And for a while at least, it all felt harmless and innocent, and fun. My father leaving didn't help, and for the first six months of my life I was placed with a notional "auntie", a family friend who became my surrogate mother throughout my childhood.
I got to know – or as much as possible online – a couple of regular men, with whom I conducted tentative conversations that were thoughtful and sweet, and that only developed into something more suggestive after much respective vetting and, on my part, several glasses of red wine. That initial separation, I later learned, all but ensured I would never be able to successfully bond with her.
And I did, pretty much, and I was perfectly fine - until suddenly I wasn't.
There were redundancy problems at work; my marriage was showing strains; and there was something large and unnameable missing from my life.
I ignored it until I could do so no longer, until eventually, for what felt like the sake of my sanity, I resolved to do something about it.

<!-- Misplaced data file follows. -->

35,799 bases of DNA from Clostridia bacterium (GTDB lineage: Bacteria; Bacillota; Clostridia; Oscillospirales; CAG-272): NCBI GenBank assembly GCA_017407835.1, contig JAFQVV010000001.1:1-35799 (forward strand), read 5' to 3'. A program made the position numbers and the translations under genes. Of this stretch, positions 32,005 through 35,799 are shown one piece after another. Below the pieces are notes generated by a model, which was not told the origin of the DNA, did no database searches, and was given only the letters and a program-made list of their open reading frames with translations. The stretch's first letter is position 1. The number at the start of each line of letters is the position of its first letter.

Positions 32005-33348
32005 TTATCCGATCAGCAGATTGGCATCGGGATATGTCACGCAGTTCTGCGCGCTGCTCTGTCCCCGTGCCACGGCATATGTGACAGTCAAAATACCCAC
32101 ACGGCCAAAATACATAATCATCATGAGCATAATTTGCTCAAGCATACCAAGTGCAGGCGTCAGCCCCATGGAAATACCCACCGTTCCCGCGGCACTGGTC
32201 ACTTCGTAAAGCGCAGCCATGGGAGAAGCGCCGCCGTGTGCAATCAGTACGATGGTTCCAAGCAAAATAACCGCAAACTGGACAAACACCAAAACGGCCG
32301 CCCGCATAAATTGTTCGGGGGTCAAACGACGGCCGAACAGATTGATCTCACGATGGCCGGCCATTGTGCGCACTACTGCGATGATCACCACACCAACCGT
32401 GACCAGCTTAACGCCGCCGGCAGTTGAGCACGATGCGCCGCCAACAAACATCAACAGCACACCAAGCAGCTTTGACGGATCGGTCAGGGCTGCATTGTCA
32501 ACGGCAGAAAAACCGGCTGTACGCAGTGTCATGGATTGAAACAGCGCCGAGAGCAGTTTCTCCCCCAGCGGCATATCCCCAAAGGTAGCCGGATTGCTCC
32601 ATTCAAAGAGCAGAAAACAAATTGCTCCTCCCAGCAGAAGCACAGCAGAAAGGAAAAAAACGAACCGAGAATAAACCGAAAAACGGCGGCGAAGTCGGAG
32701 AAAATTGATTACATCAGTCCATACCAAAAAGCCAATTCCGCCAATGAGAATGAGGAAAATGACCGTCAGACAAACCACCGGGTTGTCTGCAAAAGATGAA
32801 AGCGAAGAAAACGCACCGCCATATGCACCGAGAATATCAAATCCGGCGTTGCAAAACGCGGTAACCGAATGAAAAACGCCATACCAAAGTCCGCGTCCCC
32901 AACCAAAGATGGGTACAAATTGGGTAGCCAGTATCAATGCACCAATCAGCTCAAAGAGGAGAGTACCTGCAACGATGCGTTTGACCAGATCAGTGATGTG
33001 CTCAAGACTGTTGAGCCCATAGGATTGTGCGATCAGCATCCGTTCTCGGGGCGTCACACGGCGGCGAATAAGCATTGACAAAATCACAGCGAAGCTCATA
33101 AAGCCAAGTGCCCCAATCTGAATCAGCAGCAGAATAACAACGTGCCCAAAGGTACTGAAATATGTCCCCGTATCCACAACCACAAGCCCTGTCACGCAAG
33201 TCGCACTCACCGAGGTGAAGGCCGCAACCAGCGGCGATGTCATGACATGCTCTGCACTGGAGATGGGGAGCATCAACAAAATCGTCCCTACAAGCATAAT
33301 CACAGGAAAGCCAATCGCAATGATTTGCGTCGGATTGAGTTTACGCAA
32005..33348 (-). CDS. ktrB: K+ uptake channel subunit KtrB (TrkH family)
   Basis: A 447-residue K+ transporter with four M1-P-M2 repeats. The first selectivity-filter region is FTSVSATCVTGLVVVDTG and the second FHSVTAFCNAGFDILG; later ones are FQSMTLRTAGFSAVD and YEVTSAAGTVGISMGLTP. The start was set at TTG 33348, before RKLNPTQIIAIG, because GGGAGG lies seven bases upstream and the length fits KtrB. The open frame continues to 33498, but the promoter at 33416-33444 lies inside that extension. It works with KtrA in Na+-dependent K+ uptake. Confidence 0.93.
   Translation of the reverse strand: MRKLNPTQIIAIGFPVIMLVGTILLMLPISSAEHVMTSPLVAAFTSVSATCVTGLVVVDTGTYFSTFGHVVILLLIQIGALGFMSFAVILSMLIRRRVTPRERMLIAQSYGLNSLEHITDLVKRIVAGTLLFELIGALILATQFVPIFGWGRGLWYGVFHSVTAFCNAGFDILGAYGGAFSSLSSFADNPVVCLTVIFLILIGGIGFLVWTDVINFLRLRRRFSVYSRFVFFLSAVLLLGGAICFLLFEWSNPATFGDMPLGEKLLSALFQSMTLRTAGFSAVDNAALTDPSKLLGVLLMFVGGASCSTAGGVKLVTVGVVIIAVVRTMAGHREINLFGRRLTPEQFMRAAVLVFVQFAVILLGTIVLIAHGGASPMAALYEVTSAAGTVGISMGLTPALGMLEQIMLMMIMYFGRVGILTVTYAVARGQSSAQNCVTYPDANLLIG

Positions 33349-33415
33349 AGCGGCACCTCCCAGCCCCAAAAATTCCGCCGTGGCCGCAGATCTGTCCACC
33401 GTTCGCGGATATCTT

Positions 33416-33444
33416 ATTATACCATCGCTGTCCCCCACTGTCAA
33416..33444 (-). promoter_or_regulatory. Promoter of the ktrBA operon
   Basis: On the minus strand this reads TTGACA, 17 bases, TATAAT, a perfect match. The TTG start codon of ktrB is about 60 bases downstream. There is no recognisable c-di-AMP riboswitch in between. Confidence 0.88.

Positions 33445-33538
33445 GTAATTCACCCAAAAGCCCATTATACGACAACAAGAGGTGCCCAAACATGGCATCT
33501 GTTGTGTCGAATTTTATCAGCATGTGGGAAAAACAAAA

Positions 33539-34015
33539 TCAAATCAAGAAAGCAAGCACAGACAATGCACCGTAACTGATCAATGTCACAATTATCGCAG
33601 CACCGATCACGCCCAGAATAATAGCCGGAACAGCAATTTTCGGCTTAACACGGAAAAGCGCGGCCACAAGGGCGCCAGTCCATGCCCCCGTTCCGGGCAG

A late arrival into the world of social media, I nevertheless embraced it as a kind of escape.
Soon, I was spending hours in the parallel universe of cyberspace, often through wonderfully wide-awake nights, uninhibited in a way I never could be in reality.I began writing everything down, to help make sense of it, first for myself, then for others.It's taken me a good while to fully come to terms with what I've done, to understand how easily I fell into the previously unknown world that I would regrettably come to prefer to the real one.I am bound to say, though, that I wasn't solely culpable. I ended up marrying one of these complicated boyfriends.He was by far the best of the bunch, a kind and generous man, but someone who could also be selfish and unfeeling.